The demanding fresco technique required an artist to work on a fresh plaster preparation (intonaco) and to stop painting before the plaster dried each day. (These sections were called giornate, derived from the Italian word giorno, meaning "day.") For that reason, cartoons would normally be cut up into smaller pieces that corresponded to the areas that an artist thought he might be able to complete in a day. This explains why so few cartoons survive intact, and indeed why the other cartoons by Annibale exhibited here are all fragments (cats. 29, 30, 38, 63). How then did the huge Urbino cartoon survive such a process? The answer must be that this particular drawing was not in fact used to transfer the image to the ceiling of the Farnese Gallery. In spite of the considerable damage it has suffered through the years, the Urbino cartoon shows no hint of having ever been cut into irregular shapes and pieced back together, as it would have to have been had it been used to transfer the design onto the eighteen giornate that make up the right half of the ceiling (fig. 2). Nevertheless, the cartoon still appears to have served its transfer purpose, for the contours have been pricked and the pricked lines seem to have been pounced with charcoal. Since it was not used on the ceiling, it is most logical to think that it was used instead to transfer the entire composition to a second cartoon, which would then have been cut up and presumably destroyed in connection with the work on the ceiling.

fig. 2
fig. 2.  Diagram of the giornate in the Triumph of Bacchus and Ariadne, adapted from Briganti 1988

Two other complete, large-scale cartoons from the decoration of the Farnese Gallery survive in the collection of the National Gallery of London, both for frescoes that were executed by Agostino: Venus and Triton (sometimes thought to represent Glaucus and Scylla) and Aurora and Cephalus, adjacent to Annibale's Triumph of Bacchus and Ariadne.2 These, too, were never cut into giornate and probably served the same intermediary purpose as the Urbino cartoon. The survival of three such large cartoons is rare in any case, but to have three from the same project suggests that Annibale and Agostino were encouraged to alter their normal workshop practices in response to particular demands made either by the Farnese Gallery project or by the patron who had commissioned it.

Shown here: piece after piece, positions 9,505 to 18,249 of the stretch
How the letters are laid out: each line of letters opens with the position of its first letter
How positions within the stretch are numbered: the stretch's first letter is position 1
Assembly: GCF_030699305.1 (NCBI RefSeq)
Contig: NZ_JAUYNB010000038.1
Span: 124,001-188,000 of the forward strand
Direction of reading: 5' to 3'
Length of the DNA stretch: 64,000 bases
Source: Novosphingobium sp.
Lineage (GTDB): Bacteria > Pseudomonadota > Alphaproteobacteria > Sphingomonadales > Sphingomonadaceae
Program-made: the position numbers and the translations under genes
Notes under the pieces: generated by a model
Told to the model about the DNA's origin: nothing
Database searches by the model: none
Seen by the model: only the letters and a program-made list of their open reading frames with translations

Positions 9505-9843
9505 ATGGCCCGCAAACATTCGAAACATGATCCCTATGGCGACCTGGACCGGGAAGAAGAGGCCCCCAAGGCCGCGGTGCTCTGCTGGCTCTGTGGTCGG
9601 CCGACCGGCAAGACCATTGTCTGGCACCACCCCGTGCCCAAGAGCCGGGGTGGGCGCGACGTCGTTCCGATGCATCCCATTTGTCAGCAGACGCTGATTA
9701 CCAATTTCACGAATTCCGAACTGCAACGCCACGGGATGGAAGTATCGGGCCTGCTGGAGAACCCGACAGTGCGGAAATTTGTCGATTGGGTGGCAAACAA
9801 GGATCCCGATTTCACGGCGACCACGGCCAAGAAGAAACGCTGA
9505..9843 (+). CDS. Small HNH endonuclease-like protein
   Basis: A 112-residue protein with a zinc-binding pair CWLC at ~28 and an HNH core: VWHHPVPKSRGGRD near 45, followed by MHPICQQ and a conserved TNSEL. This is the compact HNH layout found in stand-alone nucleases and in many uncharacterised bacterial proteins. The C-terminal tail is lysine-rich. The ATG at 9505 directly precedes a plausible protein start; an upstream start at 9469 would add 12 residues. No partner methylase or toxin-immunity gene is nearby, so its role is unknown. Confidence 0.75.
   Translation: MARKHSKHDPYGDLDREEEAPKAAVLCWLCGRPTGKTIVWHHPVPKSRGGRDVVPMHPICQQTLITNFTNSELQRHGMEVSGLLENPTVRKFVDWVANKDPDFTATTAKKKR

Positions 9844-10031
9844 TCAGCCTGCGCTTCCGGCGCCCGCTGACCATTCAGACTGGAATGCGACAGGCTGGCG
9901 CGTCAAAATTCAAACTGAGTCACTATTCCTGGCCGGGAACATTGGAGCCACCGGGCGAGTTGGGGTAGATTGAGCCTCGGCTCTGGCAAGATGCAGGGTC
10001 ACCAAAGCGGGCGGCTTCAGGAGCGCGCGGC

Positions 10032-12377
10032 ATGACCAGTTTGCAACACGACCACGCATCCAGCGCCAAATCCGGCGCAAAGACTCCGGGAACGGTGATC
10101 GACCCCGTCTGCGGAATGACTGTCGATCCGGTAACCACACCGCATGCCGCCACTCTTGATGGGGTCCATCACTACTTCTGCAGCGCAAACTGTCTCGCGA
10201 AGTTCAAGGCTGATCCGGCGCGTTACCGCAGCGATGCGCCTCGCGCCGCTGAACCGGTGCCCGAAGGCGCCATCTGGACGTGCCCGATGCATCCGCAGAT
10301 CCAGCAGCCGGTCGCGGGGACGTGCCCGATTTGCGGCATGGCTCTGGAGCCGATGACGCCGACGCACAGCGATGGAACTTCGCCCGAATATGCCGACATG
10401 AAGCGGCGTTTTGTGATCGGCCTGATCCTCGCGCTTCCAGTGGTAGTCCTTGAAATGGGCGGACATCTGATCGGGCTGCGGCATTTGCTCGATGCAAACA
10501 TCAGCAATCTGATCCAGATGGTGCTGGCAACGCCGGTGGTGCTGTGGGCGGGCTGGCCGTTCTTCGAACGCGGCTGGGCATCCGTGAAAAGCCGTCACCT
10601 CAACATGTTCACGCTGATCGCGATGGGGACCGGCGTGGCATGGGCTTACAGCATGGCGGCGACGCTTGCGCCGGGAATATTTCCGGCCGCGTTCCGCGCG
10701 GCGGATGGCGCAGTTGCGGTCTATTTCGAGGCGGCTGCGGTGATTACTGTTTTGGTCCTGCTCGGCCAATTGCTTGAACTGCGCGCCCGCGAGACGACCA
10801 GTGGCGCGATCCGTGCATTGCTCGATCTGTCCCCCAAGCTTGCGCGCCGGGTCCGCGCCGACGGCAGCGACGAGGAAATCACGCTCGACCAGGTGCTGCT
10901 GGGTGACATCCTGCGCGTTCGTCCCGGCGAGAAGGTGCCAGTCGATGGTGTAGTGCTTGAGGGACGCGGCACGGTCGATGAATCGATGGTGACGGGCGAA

For the Urbino cartoon, it is perhaps surprising that a composition that had already been worked out in such detail in dozens of preparatory drawings could have been drawn with such remarkable spirit and spontaneity, with multiple strokes searching out just the right contour for many of the figures. Even the stains, losses, repairs, fading, surface wear, pricking, and pouncing that have considerably affected the condition of the work cannot impair the brilliance of the draftsmanship nor obliterate the rich graphic qualities that once made this work the treasured possession of a succession of seventeenth-century artists.

Margaret Morgan Grasselli

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1. By the time the cartoon was in the collection of Carlo Maratti, the descriptions provided by Bellori and Vittoria refer only to the right half. See Martin 1965, 207, n. 35. Prior to that time, descriptions are not clear as to whether the cartoon is complete or not. An inventory of 1664, cited in Bertolotti 1885, 175, for example, mentions only "Un Chartone della Baccanaria di Fernese."

2. Repr. Martin 1965, pls. 190, 194. Both cartoons, recently restored, were the subject of an exhibition (see London 1995).

expanded references

Annibale's pupil, Domenico Zampieri, called Domenichino; his pupil, Francesco Raspantino; Carlo Maratti; sold by him to Pope Clement xi Albani; acquired in 1915 by the Galleria Nazionale delle Marche, inv. n.1 - dis

Bellori 1942, 122; Vittoria 1703 (1841), 54; Bertolotti 1885, 175; Serra 1930, 121 ff; Wittkower 1952, 134; Mahon in Bologna 1956, 114, under no. 151; Bacou in Paris 1961, 40, under no. 58; Martin 1965, 206-207, 257, no. 71, fig. 178

expanded references